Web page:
Eddies winner on the dark side
This article is from 2007.
We’ve all got our heroes, and perhaps they provide us with life models. Or perhaps not. Phil Nichol’s new show throws into question the nature of our obsession with celebrity, and other forms of worship we see in contemporary society. ‘It’s about the difference between self-respect and blind worship,’ says the winner of last year’s inaugural if.comeddies main prize. ‘It’s about how living your life vicariously through celebrities detracts from the quality of your own life. There are people worrying more about Billie Piper than their own children.’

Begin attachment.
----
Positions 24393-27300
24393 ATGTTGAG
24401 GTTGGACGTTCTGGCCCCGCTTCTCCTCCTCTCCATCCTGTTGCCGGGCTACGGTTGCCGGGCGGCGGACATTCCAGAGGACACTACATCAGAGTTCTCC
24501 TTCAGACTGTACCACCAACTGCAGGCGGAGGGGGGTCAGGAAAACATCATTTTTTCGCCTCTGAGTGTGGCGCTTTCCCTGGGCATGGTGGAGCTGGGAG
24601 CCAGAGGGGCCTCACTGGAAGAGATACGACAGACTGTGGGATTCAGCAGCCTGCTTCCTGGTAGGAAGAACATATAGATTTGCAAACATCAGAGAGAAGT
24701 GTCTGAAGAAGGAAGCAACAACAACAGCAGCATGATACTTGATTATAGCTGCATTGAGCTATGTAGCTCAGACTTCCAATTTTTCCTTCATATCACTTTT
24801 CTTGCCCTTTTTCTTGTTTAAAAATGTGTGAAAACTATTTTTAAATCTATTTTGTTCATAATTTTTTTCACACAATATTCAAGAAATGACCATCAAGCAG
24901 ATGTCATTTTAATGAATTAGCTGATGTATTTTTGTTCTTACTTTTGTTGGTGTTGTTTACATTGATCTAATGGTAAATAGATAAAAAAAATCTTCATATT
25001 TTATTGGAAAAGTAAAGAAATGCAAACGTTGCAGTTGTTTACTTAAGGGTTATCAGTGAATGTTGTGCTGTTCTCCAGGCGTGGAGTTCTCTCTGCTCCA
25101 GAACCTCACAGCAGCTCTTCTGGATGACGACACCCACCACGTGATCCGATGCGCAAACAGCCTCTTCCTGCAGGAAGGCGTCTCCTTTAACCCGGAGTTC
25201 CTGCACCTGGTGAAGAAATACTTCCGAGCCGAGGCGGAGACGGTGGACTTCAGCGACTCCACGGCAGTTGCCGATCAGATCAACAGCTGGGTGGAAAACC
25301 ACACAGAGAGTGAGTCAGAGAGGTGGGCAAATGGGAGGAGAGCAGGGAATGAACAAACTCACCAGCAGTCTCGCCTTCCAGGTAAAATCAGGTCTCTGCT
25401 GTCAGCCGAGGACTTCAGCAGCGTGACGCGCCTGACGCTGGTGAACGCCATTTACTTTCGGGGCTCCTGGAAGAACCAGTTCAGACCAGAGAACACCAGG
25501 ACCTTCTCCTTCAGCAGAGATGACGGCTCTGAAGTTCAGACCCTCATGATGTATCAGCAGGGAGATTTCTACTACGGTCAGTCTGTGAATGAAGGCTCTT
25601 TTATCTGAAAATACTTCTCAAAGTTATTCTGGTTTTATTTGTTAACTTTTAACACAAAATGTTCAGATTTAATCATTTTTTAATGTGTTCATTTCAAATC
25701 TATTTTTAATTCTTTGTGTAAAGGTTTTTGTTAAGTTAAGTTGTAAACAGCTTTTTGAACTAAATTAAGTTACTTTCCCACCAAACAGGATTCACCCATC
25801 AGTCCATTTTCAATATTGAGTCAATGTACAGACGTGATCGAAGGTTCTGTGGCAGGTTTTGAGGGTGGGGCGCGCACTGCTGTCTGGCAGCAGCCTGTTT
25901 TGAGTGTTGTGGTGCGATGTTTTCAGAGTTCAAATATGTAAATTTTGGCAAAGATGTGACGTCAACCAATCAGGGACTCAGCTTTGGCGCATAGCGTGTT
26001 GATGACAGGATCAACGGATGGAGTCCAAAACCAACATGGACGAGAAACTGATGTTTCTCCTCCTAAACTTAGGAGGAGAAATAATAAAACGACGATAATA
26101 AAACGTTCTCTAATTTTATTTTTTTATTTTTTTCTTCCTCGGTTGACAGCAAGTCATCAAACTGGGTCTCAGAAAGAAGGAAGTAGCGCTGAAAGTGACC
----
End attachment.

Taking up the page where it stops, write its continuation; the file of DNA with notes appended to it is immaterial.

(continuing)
Nichol’s personal technique should blunt the edges of any complaints about his moralising. ‘I talk about all the famous people I’ve met, like “when I met Dennis Hopper, he said to Christian Slater . . . ” I go on and on about it, I almost make people sick with how fuckin’ great I am.’ The piece resolves itself around a man Nichol met some years back. ‘It’s a true story about a Japanese guy I knew who was obsessed with the Rolling Stones though ultimately, he found self-respect. When we idolise something too much, we need to find our way back, and this guy was greater than all the celebrities I met.’
The Stand, 558 7272, 3–26 Aug (not 13), 8.10pm, £10 (£8).